Wake County Schools honor the final class of Valedictorians
The final group of Wake County high school valedictorians are taking their bows this spring, two years after the school district ignited a national uproar by agreeing to phase out that longstanding academic tradition.
Wake County school leaders drew the ire of conservatives such as Rush Limbaugh in 2016 by saying that ending the naming of valedictorians and salutatorians — titles that go to the seniors with the two highest grade-point averages in their graduating class — would end "unhealthy competition."
The last group of 25 valedictorians competing under those old rules were recognized at this week's Wake school board meeting.
“I feel like I just made it in the nick of time," said Isabel Padalecki, 18, the valedictorian of Wake Forest High School. "I’m really excited. I’m very honored, and I’ve been waiting for this for a really long time.”
The way Wake County recognizes top high school seniors will be changing starting next school year. Seniors will be recognized under the new Latin honors system, which is modeled on how colleges and universities recognize top-achieving graduates.
Under the new system, seniors with a weighted GPA of 4.25 or higher will receive the distinction summa cum laude. Those with a weighted GPA of 4.0 to 4.249 will get the distinction magna cum laude, and those with a weighted GPA of 3.75 to 3.99 will receive the designation cum laude.
A handful of Wake high schools now use the Latin honors system in lieu of naming valedictorians and salutatorians.
Wake school leaders said the new system would be a better way to recognize students who may have barely missed being named valedictorian or salutatorian by several decimal places.
School officials also said the change would allow students to take more of the courses they want instead of focusing on the advanced courses that would be worth more for their GPA.
'Dumb everybody down'
But the decision by North Carolina's largest school system didn't sit well with some conservatives. Limbaugh described Wake’s actions on his national radio talk show as part of an effort by the left to not elevate anybody.
“The left is all about lowering everybody so that everybody is equal and the same,” Limbaugh said in 2016. “So you punish achievement, raise their taxes, you eliminate their awards, you stop recognizing them, you eliminate classes where they can excel, and you just dumb everybody down.”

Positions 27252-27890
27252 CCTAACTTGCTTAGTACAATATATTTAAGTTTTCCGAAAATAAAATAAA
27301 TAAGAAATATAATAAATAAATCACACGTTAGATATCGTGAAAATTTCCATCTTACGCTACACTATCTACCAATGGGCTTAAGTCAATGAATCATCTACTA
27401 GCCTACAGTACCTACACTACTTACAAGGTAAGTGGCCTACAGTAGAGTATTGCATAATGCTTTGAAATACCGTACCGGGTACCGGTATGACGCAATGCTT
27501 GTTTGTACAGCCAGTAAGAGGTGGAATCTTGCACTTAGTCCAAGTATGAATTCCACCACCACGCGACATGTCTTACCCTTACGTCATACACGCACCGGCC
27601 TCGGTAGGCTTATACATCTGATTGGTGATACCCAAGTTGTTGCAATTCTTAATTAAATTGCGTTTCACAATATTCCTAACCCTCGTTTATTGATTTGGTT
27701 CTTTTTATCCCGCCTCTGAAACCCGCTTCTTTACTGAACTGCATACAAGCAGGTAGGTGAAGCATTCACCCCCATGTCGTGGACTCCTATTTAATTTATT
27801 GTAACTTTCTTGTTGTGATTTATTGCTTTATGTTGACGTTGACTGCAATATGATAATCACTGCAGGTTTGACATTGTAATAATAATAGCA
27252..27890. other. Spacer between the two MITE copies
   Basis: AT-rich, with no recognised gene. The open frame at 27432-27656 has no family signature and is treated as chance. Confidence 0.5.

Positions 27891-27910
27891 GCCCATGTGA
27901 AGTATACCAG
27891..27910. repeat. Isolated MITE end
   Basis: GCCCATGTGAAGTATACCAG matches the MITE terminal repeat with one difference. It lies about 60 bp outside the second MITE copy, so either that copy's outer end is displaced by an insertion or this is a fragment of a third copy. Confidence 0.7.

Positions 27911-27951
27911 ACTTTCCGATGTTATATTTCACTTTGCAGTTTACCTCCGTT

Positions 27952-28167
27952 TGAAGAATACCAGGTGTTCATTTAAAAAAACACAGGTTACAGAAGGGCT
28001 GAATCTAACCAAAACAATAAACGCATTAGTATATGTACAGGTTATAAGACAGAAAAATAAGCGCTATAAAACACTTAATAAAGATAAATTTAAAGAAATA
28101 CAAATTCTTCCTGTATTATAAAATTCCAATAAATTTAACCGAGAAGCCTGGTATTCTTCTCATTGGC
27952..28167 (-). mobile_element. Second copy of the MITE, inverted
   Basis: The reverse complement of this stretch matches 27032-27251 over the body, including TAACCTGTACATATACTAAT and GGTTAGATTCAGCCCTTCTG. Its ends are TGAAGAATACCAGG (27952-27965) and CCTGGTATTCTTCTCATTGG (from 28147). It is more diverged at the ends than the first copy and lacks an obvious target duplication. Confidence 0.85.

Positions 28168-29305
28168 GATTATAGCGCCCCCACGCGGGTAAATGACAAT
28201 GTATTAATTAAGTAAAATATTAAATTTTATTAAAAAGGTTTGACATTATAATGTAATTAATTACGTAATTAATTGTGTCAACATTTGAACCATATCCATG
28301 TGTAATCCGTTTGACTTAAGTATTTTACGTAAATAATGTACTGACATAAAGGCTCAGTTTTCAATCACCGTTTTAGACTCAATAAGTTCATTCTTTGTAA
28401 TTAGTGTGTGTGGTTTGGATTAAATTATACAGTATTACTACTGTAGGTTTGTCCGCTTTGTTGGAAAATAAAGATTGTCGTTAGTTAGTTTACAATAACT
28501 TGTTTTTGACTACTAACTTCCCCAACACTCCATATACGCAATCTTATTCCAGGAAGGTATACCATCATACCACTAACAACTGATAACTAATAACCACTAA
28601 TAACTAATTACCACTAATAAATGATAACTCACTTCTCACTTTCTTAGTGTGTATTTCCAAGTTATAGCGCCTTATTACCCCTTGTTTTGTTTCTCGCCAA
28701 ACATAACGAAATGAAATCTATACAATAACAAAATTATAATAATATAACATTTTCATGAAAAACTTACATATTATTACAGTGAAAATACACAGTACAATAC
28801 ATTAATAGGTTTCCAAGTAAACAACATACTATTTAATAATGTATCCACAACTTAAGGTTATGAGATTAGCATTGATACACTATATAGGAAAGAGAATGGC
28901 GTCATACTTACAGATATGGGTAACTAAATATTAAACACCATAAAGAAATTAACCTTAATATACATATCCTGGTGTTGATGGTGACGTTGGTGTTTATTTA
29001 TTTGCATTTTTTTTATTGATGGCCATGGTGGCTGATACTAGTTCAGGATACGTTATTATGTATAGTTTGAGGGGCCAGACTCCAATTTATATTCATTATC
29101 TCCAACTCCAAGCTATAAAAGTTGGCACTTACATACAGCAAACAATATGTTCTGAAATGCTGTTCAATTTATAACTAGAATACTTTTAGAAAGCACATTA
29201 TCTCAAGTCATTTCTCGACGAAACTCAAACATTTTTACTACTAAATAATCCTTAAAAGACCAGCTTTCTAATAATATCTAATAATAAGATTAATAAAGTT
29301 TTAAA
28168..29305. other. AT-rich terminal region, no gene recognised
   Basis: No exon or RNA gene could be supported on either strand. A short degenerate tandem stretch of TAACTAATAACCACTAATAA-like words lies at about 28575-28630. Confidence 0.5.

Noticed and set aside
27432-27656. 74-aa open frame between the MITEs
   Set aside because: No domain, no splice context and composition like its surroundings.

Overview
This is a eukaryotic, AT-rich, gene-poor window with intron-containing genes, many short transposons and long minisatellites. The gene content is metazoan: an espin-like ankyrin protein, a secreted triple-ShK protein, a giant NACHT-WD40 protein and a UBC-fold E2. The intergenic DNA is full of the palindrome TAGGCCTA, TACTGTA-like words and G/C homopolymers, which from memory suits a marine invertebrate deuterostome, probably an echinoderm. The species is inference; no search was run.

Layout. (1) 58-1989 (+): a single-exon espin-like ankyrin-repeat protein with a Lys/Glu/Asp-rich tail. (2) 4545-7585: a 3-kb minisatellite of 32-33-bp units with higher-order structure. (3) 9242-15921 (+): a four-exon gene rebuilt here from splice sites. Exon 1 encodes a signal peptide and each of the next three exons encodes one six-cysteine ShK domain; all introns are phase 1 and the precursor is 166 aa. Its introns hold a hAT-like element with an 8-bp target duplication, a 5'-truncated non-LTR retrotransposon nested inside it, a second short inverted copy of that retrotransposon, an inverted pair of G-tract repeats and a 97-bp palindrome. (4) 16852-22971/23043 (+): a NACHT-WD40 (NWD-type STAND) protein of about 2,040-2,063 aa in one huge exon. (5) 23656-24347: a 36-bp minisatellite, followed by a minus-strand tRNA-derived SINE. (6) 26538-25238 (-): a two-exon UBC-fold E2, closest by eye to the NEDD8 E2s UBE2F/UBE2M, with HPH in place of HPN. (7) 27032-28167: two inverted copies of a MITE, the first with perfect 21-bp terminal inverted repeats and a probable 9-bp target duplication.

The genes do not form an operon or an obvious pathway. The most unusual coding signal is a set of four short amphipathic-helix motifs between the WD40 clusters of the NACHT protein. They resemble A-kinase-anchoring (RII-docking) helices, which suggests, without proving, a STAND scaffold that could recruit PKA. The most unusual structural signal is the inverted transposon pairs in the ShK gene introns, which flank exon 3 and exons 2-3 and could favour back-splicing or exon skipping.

Wake school board chairwoman Monika Johnson-Hostler said the district's decision has been vindicated by how so many school districts in North Carolina and nationally, including Johnston and Orange counties, have also decided to stop naming valedictorians.
Johnson-Hostler said the new system will still motivate students to compete, but just not for a title.
"Students are still going to want to have access to rigor," Johnson-Hostler said. "Students who were striving to be valedictorian were ones striving to be admitted into college. The only thing that changes will be a label.”
A competition of another sort took place Tuesday as school board members kept track of the universities that each valedictorian planned to attend. A total of 10 valedictorians listed UNC-Chapel Hill compared to five for Duke University and four for N.C. State.
"We were keeping tally over here," said school board member Keith Sutton, a UNC-CH graduate. "UNC won by 2-to-1 margin."
"Quality not quantity," replied school board vice chairman Jim Martin, an N.C. State professor. "Go Pack.”
What the students say
Opinion about switching to the Latin honors system varied among Wake's valedictorians.
“I feel as though this perceived need for our culture to reduce competition, not just in academics but in various fields, is unnecessary," said Noah Dasanaike, 18, the valedictorian of Leesville Road High School in Raleigh. "Although I do think that there’s a lot of stress involved, especially with becoming valedictorian and being ranked No. 1 in such a large class, I think it ultimately is for the better.
"I think the need for me to take difficult classes across a wide spectrum was for the better.”
But Joan Pulickal, 18, the valedictorian of the Wake Young Women's Leadership Academy in Raleigh, said she supports the decision to stop naming valedictorians.
"I know in other schools there’s so much pressure and so much competition," she said. "Not that people don’t deserve respect and honor, but for the sake of other people I just don’t think they need it.”
Gustavo Parra Hernandez, 18, the valedictorian of Mary Phillips High School in Raleigh, said he liked how the new system will allow more seniors to be honored.
"I honestly feel like it’s better because we’re not singling out any one student," he said. "I feel like it’s a great opportunity for other students to feel like they accomplished something in high school as well.”
Wake decided to phase in the change so that the only current high school students affected were freshmen in 2016.
Johnson-Hostler, the school board chairwoman, said the delay gave the community time to adjust to the change, which she said was likely harder on parents than on students. She said middle school students and freshmen aren't thinking about becoming valedictorian unless it's their parents who are bringing it up.
"Change is difficult for everyone, so we recognize this isn’t an easy change," said Johnson-Hostler, the mother of a middle school student.
But Padalecki, the Wake Forest High valedictorian, thinks of the future students who won't be named valedictorian. Under state law, class rank will be still recorded on high school transcripts.
"The person who would have been valedictorian but doesn’t get that honor anymore would be really upset," Padalecki said.
Go to https://bit.ly/2w02xnb to view a list of 2018 Wake County Public School System valedictorians.